11 KAXT Supplement to Opposition, Att., Trumbly v. Kapur, Phase 1 Award of Arbitrator, No. 74-140-00012-13

SM, American Arbitration Association at 15-16 (dated Sep. 17, 2013).

12 KAXT Supplement to Opposition at 2.

13 Petitioners’ Response to KAXT Supplement at 2.

14 Trumbly v. Kapur, Final Award, Exh. A, at 7, No. 74-140-00012-13 S1M, American Arbitration Association

(dated Jan. 22, 2014)) (attached to OTA Supplement to Comments on Supplement to Petition, Exh. 1.)



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DA 14-984


On February 24, 2014, Petitioners filed a Supplement to their Petition (“Informal

Objection”) asserting that OTA lacks the necessary character qualifications to purchase the Station. In

support, Petitioners append a letter from OTA’s counsel to Petitioners’ counsel urging the Petitioners to

withdraw the Petition in the wake of the Phase 1 Arbitration Award, in which OTA’s counsel states that

OTA is prepared to pursue all available legal and equitable remedies against the Petitioners, including

tortious interference and malicious prosecution.15

Petitioners allege that under Commission precedent,

such threats warrant the initiation of a hearing into the character qualifications of the threatening party.16

In its response filed on March 17, 2014, OTA cites Commission precedent that broadcast applicants may

enforce their contractual rights by pursuing any and all legal remedies at their disposal.17

On April 24,

2014, OTA filed another pleading to report that a California state court confirmed the arbitrator’s

determination that the APA was validly executed and may be performed in accordance with its terms. On

May 19, 2014, Petitioners responded to these two OTA pleadings, reiterating that it is OTA’s threat to file

a lawsuit unless Petitioners’ pleadings are withdrawn that violates Commission policy and raises

character issues, and asserting that the appeal process for the arbitrator’s award is not closed.18




The Commission applies a two-step analysis when it evaluates a petition to deny under

the public interest standard.19

First, we must determine whether the informal objection contains specific

allegations of fact sufficient to show that granting the application would be prima facie inconsistent with

the public interest.20

The first step “is much like that performed by a trial judge considering a motion for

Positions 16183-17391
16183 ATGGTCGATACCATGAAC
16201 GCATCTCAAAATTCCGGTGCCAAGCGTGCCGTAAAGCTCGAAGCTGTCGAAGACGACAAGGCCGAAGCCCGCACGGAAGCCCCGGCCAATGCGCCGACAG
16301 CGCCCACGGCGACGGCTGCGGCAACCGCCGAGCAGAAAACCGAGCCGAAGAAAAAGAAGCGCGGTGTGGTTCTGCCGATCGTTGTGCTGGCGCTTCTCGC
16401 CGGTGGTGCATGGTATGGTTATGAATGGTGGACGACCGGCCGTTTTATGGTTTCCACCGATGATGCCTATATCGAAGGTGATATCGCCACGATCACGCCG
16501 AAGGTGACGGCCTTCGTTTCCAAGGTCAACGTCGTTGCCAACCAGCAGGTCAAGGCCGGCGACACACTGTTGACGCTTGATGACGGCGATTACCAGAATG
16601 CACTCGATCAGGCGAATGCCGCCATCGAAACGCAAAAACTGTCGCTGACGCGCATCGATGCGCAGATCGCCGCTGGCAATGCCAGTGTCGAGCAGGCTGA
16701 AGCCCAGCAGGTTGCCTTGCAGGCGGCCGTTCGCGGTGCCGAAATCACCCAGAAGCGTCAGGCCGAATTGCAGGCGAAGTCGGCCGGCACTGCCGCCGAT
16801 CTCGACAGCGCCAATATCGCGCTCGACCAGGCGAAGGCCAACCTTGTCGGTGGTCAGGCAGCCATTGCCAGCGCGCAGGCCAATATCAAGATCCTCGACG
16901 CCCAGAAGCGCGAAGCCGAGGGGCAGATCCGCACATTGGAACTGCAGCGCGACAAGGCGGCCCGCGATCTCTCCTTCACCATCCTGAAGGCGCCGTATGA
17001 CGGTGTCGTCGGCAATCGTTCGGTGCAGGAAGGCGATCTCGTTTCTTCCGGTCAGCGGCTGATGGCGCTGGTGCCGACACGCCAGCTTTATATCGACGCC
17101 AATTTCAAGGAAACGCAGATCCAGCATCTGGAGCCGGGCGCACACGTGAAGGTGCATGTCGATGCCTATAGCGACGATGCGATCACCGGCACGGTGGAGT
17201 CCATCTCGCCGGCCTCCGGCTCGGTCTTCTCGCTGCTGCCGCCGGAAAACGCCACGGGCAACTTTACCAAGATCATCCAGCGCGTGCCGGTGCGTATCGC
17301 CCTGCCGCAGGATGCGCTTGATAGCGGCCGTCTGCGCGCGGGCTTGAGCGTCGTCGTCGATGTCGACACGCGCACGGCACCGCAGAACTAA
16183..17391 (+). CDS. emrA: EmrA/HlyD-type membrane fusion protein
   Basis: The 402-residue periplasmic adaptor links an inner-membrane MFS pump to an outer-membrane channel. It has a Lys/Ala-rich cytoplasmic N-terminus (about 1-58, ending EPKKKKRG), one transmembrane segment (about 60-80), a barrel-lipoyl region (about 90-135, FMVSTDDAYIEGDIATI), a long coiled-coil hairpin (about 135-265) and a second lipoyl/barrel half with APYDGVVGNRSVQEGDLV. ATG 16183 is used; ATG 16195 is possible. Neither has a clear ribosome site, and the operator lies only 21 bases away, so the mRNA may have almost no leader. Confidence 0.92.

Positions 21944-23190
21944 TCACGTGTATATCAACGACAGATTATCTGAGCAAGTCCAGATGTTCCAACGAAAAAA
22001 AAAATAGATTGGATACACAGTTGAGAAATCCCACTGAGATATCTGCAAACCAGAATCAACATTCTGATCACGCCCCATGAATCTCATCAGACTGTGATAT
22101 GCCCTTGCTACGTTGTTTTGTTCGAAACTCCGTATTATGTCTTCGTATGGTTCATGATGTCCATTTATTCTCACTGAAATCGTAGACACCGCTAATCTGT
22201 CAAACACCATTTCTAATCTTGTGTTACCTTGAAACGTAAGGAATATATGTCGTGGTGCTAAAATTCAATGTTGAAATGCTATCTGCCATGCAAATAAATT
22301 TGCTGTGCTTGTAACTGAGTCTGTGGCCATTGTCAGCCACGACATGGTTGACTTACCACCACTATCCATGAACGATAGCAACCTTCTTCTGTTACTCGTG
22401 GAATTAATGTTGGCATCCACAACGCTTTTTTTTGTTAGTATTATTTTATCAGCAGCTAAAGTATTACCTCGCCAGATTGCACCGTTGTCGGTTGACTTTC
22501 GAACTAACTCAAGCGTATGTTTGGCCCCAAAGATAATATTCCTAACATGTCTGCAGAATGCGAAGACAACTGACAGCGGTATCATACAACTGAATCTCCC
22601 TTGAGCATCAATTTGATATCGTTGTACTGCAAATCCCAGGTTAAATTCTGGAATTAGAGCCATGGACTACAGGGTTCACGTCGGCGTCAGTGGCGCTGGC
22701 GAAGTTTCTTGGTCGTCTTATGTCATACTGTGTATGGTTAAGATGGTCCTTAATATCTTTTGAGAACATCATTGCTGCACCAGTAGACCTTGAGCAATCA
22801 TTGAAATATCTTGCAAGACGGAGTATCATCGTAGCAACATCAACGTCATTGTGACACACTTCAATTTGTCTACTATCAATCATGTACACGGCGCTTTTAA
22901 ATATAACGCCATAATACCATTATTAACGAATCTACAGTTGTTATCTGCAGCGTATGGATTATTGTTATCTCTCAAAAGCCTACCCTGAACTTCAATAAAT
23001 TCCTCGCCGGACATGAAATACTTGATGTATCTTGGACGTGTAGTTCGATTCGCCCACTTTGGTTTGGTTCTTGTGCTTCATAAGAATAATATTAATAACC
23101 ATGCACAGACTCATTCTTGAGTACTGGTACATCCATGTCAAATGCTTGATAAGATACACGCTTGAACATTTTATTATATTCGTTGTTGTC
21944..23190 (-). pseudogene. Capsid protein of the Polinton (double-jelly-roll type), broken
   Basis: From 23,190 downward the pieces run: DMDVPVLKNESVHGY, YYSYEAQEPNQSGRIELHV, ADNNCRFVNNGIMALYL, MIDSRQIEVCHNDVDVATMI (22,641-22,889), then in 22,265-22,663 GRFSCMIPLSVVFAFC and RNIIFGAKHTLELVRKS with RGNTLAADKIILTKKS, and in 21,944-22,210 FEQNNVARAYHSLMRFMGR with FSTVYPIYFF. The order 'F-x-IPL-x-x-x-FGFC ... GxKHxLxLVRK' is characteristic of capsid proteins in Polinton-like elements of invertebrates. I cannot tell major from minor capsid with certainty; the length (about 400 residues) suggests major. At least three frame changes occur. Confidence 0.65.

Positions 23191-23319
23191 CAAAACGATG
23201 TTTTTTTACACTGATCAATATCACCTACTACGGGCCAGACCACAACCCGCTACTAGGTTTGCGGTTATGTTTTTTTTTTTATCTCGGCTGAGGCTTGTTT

directed verdict: if all the supporting facts alleged . . . were true, could a reasonable fact finder conclude

that the ultimate fact in dispute had been established.”21

If the specific allegations make a prima facie

case, we next examine and weigh the evidence presented, to determine “whether the totality of the

evidence raises a substantial and material question of fact justifying further inquiry.”22

If no such

question is raised, the Commission will deny the petition and grant the application if it concludes that

such grant otherwise serves the public interest, convenience, and necessity. We find that no substantial

and material question of fact has been raised concerning the application and, therefore, deny the Petition

and Informal Objection.


Authority to Sign


The Commission does not adjudicate private contractual matters.23

Likewise, the

Commission has long attempted to reach a fair accommodation between its exclusive authority over

15 Informal Objection, Att. A, Letter from C. William Phillips, Counsel for OTA, to Randolph Gaw, Counsel for the

Kapurs (dated Feb. 17, 2014).

16 Informal Objection at 1-2, 5 (citing Patrick Henry, Order, 69 FCC 2d 1305 (1978)).

17 OTA Comments on Supplement to Petition (“OTA Informal Objection Comments”) at 2-6 (citing, e.g., Fort

Collins Broadcast Co., Inc., Memorandum Opinion and Order, 38 FCC 2d 707, 711-12 (1972) (“Fort Collins”).

18 Petitioners’ Reply to OTA Comments and OTA Supplement to Comments (filed May 19, 2014) (“Informal

Objection Reply”).

19 47 U.S.C. §309(d)(1), (2); Astroline Communications Co. Ltd. Partnership v. FCC, 857 F.2d 1556, 1561 (D.C.

Cir. 1988).

20 47 U.S.C. §§309(d)(1), 310(d).

21 Gencom, Inc. v. FCC, 832 F.2d 171, 181 (D.C. Cir. 1987).

22 Citizens for Jazz on WRVR v. FCC, 775 F.2d 392, 395 (D.C. Cir. 1985).

23 Arecibo Radio Corp., Memorandum Opinion and Order, 101 FCC 2d 545, 548 (1985); John F. Runner, Receiver,

Memorandum Opinion and Order, 36 RR 2d 773, 778 (1976) (local court of competent jurisdiction, not the FCC, is

the proper forum to resolve private disputes).



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DA 14-984

licensing matters and the authority of state and local courts.24

The Arbitrator’s declaration that the APA

was validly signed and enforceable, which decision has been confirmed by a state court, moots the

Petitioners’ primary allegation.25

Our grant is permissive, and does not mandate that the parties close on

the transaction. We see no reason not to proceed with review of the Application.


Simply initiating the dispute resolution mechanism of arbitration where Trumbly